Friday, 5 July 2013

Publish your scientific materials when you publish your paper

Last week, for the first time, I published a paper for which I also uploaded all the electronic materials needed to replicate the study (for a moderately experienced vision scientist). You can now read about the fact that not only motion causes the silencing illusion of Suchow and Alvarez (I know you'll all be fascinated). But then you can also download the PsychoPy scripts to run the study, as well as analyse the original data and generate the plots. It may be surprising to the non-scientists out there that this is newsworthy but, in fact, almost nobody does this yet. I know! Unbelievable, right? Although scientists are mostly not shy about their findings, most are very shy about providing all the guts of their research, warts and all.

Some time ago I posted on the idea that we could do with an easy-to-use repository to which we could upload materials from experiments in psychology. There are numerous benefits for science in general, expanded on in the post above; we can create direct replications of other studies, we can spend more time thinking about scientific issues and less time rewriting basic stimulus code. I didn't express in that post that there's also a massive benefit for the publishing scientist, who is shy and territorial and doesn't want to lose the "competitive advantage". The perceived competitive advantage is that in this experimental topic (s)he's already written experiment code that nobody else has. But I believe it's massively outweighed by the benefit that when we publish our code we encourage more people to read our work and base their study on ours (to a geeky scientist that's the biggest complement you can pay). Let me put it another way: if your study was easy to program then somebody else can do it in no time (so no loss in giving them the code) and if the study was hard to program then they might never run the extension of it (so it's really important to give them the code so that they do).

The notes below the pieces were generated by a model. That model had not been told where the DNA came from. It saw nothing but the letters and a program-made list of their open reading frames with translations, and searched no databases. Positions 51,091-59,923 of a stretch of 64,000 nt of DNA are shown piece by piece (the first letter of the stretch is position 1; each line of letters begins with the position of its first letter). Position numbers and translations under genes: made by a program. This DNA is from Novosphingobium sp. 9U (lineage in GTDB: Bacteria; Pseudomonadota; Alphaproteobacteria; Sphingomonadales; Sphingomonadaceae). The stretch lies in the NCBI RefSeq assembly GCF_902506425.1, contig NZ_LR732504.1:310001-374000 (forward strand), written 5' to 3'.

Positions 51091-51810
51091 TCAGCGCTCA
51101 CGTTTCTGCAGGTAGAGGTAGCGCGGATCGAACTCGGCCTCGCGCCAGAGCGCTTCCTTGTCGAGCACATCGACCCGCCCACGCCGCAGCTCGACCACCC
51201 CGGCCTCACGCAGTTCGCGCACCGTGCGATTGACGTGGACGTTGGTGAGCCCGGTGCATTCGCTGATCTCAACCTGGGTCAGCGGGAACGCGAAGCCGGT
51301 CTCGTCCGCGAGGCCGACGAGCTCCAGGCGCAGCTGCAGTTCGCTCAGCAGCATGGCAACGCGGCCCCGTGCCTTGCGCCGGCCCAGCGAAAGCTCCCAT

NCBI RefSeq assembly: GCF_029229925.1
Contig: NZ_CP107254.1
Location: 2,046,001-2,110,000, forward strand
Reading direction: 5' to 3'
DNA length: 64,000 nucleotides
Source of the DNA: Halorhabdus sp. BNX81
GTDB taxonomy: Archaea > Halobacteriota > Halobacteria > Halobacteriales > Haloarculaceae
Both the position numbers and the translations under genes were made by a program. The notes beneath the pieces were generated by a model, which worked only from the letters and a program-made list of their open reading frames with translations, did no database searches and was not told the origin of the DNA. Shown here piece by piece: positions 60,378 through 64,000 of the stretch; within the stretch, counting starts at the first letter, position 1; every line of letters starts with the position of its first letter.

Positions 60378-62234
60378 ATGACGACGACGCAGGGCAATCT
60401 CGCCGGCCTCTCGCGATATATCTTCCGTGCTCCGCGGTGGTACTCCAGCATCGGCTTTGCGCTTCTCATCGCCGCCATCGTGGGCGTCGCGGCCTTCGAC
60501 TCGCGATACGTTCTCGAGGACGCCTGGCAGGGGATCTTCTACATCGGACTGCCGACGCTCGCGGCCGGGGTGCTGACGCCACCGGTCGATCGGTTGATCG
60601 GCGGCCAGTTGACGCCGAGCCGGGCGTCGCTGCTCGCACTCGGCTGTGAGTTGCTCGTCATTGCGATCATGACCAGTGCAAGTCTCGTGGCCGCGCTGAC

Happily, unbeknownst to me when I wrote that post, the necessary repository was being created and you can now join up and use it at It's free, it's easy, it's permanent and it's easy on the eye. But it provides some great additional features. You can use it, before publishing your work, to share materials with your collaborators in a secure (private) repository and makes the materials available publicly later if you wish. The repository then has version control built-in so you can track changes to the materials, without needing to know about the underlying technologies. You can also use OpenScienceFramework to register in advance (again, privately) your intention to conduct a study and the expected outcomes in order to demonstrate which of your conclusions/analyses stem from genuinely a priori hypotheses.

Basically, this is a great resource that behavioural scientists should all be looking seriously. Many thanks to Brian Nosek, Jeff Spies and the rest of the OpenScienceFramework team. It is still in beta, so the creators are still taking feedback and adding features.

I'll be writing all my experiment code from now with the expectation that it will be published on OSF, and therefore writing it carefully with clearer-than-ever notes. For me this recent study is the first of (hopefully) many where you will be able to download the entire set of materials and data for the publication.

No comments:

Post a Comment